News (USA)

Republican Sen. Lindsey Graham is begging for help because “they hate my guts”

2 March 2020: Senator Lindsey Graham smiles behind President Trump at a North Carolina rally
2 March 2020: Senator Lindsey Graham smiles behind President Trump at a North Carolina rally Photo: Shutterstock

The staunchly anti-LGBTQ Sen. Lindsey Graham (R-SC) pleaded for cash on television yesterday, saying that his Democratic opponent is raising more money than him because people “hate my guts.”

Graham is running for reelection this year in a very tight race against Jaime Harrison and has faced staunch criticism this past week because of comments he made about the late Justice Ruth Bader Ginsburg.

Related: Republican Senator Lindsey Graham denies he’s gay after Chelsea Handler “outed” him

“My opponent will raise $100 million in the state of South Carolina,” Graham said on Fox News. “The most money ever spent in the history of the state on a Senate race in this state was by me in 2014 when I spent $13 million.”

He went on to say that Harrison has raised $6 million in the first three days after Ginsburg passed away.

“But I am being killed financially. This money is because they hate my guts.”

The Hill reported that his numbers can’t be confirmed. In their campaigns’ most recent Federal Election Commission filings, Graham actually had the cash advantage in the race, but the numbers are from June and a lot may have changed since then.

In 2016, Senate Republicans refused to even allow a vote on Barack Obama’s Supreme Court nominee Merrick Garland, claiming that a president did not have a right to name a Supreme Court justice in an election year.

Graham fully supported leaving the Supreme Court seat open until Donald Trump was installed as president.

“I want you to use my words against me,” Graham said at the time in a Senate hearing. “If there’s a Republican president in 2016 and a vacancy occurs in the last year of the first term, you can say Lindsey Graham said let’s let the next president, whoever it might be, make that nomination.”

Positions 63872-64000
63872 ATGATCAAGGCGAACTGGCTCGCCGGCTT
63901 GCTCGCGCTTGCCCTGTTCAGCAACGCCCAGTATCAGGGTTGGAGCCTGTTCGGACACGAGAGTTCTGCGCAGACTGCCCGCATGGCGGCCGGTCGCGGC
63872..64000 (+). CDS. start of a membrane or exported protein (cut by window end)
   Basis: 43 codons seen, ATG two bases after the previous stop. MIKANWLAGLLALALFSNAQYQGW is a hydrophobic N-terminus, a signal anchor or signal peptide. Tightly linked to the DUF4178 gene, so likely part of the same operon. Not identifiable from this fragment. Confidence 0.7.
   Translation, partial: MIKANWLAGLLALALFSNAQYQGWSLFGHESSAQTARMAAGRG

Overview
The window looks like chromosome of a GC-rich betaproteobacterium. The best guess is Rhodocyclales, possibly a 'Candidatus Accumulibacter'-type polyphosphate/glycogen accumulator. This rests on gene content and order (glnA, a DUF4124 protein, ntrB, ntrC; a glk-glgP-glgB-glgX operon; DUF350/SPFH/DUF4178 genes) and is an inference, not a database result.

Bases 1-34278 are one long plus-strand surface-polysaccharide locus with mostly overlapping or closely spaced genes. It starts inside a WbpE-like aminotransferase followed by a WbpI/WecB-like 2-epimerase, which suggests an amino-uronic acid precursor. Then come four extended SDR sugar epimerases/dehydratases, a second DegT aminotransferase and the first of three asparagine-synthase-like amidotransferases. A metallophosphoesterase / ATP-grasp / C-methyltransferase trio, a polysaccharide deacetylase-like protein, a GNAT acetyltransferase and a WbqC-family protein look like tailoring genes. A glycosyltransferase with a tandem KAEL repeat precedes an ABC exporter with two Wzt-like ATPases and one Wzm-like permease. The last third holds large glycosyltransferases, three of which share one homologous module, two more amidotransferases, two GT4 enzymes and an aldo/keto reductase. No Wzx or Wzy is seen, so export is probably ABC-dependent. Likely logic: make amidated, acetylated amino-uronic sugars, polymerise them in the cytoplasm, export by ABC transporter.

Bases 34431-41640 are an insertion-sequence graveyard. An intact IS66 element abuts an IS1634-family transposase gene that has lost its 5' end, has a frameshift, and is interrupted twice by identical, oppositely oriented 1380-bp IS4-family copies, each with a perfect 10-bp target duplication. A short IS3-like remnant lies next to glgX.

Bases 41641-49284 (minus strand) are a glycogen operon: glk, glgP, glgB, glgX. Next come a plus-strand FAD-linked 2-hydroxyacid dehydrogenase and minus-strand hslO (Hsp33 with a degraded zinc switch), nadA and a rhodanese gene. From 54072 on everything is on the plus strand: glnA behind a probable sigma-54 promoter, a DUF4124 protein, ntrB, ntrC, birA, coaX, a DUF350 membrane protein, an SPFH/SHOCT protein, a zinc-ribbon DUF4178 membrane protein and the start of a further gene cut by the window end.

That exact situation has occurred – a Republican became president following the 2016 election and there is a Supreme Court vacancy in the last year of his first term.

But Graham made it clear that his words no longer apply. Less than 24 hours after Ginsburg passed away, Graham had already said he would support Trump’s Supreme Court nominee.

Graham first won his seat in the Senate in 2002, replacing the unrepentant segregationist Strom Thurmond.

He has repeatedly earned low scores on HRC’s Congressional Scorecard due to his opposition to LGBTQ equality. He even supported a constitutional amendment banning marriage equality because, he said, “a handful of liberal judges” want to “change the definition of marriage,” which he called “terrible.”

Now he’s in a tight reelection campaign. A Morning Consult poll found that 46% of likely voters say they’ll vote for him while 45% said they’re planning to vote for Harrison, and a Quinnipiac poll from last week found Graham and Harrison had 48% support among likely voters.

With Trump expected to name a Supreme Court nominee on Saturday and the ensuing Senate debate, those numbers could move significantly before the election in November.

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